This might sound obvious, but the only way we relate to God is in our humanity, full honesty laid bare. You can’t relate to God with anything other than you, the real you, not some masked or filtered you.
In the kingdom of God, women are not to be viewed or treated as property, and the “emancipation” of one part of society must not mean the subjugation of another. This story, properly understood, emphasises the equality of men and women in God’s sight, the love of God, the power of the kingdom, and the qualities of resurrection life.
CBE President Mimi Haddad shares highlights from CBE’s first-ever online conference. Speakers and attendees re-examined the foundations of Christian patriarchy theologically and socially through varied disciplines.
When translators choose to use “whore” throughout Ezekiel 16, they let readers think it’s okay to use words with inescapably derogatory connotations. And the true focus of the passage—apostasy—gets lost.
The ESV translation of Ephesians 4:13 only creates confusion in a complementarian setting. It causes some women to question whether they can become mature Christians to the extent that men can. And that’s not okay.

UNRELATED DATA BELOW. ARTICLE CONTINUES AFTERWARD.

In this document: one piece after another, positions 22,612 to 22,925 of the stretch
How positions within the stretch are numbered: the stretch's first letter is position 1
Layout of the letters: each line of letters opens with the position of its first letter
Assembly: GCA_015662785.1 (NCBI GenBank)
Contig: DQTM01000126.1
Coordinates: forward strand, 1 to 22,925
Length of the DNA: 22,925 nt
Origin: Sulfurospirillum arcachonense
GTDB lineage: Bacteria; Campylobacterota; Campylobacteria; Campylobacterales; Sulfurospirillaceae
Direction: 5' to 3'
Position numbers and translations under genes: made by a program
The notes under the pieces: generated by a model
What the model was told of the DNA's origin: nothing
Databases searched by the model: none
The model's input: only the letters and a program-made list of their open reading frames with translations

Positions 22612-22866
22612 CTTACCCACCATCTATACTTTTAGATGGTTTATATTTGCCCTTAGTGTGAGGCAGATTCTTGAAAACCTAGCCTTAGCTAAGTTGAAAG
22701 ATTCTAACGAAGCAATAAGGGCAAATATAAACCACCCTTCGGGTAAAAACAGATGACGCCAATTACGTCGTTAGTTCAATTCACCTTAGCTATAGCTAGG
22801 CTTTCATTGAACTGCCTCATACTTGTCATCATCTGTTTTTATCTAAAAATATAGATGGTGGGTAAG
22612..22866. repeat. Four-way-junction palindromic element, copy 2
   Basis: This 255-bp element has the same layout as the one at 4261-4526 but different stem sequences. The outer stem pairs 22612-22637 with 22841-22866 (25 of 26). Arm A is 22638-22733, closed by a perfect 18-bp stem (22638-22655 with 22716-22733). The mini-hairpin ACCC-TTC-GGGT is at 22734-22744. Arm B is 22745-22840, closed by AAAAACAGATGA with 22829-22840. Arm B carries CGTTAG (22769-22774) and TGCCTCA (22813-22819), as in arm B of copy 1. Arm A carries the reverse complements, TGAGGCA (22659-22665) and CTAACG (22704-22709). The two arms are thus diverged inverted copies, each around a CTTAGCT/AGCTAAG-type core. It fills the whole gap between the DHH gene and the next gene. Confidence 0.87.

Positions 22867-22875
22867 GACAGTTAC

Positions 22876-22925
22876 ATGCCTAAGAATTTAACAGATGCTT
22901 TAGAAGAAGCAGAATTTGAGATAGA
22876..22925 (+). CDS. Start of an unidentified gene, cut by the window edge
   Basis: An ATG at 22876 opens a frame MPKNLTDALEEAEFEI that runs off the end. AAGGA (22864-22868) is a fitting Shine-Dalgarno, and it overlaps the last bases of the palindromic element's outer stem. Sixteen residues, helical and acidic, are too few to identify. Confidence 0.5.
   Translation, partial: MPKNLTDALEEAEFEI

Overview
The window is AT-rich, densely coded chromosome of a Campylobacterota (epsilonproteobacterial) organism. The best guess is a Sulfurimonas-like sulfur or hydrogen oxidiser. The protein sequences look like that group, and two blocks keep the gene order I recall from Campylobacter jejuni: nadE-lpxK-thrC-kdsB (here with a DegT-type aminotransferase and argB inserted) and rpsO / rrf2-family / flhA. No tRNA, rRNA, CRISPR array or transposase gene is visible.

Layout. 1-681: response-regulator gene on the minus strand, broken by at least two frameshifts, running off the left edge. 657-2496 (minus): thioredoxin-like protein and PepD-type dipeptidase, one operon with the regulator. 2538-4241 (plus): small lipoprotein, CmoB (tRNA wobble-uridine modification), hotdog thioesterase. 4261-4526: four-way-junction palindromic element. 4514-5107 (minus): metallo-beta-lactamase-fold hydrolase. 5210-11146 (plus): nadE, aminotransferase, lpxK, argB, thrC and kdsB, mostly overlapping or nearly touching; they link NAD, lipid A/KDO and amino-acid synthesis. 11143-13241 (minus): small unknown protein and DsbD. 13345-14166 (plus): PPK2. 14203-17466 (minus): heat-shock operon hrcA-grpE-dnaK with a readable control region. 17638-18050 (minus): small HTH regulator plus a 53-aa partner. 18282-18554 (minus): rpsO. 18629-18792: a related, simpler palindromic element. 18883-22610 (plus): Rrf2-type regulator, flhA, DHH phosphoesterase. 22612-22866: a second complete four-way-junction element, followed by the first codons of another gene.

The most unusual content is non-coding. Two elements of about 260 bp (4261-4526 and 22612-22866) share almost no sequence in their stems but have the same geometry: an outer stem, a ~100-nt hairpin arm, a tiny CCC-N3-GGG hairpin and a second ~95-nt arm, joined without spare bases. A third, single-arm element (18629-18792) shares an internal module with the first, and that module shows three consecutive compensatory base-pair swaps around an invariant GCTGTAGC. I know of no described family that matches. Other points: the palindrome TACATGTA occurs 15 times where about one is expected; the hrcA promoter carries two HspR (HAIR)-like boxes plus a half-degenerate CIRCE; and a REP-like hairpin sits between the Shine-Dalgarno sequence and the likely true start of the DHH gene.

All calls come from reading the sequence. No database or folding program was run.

The Bible is full of vivid maternal descriptions of God, yet many of us are still uncomfortable using maternal language to talk about God or to God. Reclaiming God’s feminine attributes helps us grow closer to God.
We in the church have the responsibility to lead the charge in revolutionizing our misuse of gendered language. We have the clearest picture of how gender relations should be. We have the power to change the narrative.
Consistently focusing on women’s stories in the Bible helps break through its patriarchal cultural context to see women as God does. From Eve to Bathsheba to women today, all women have a role in the story of God.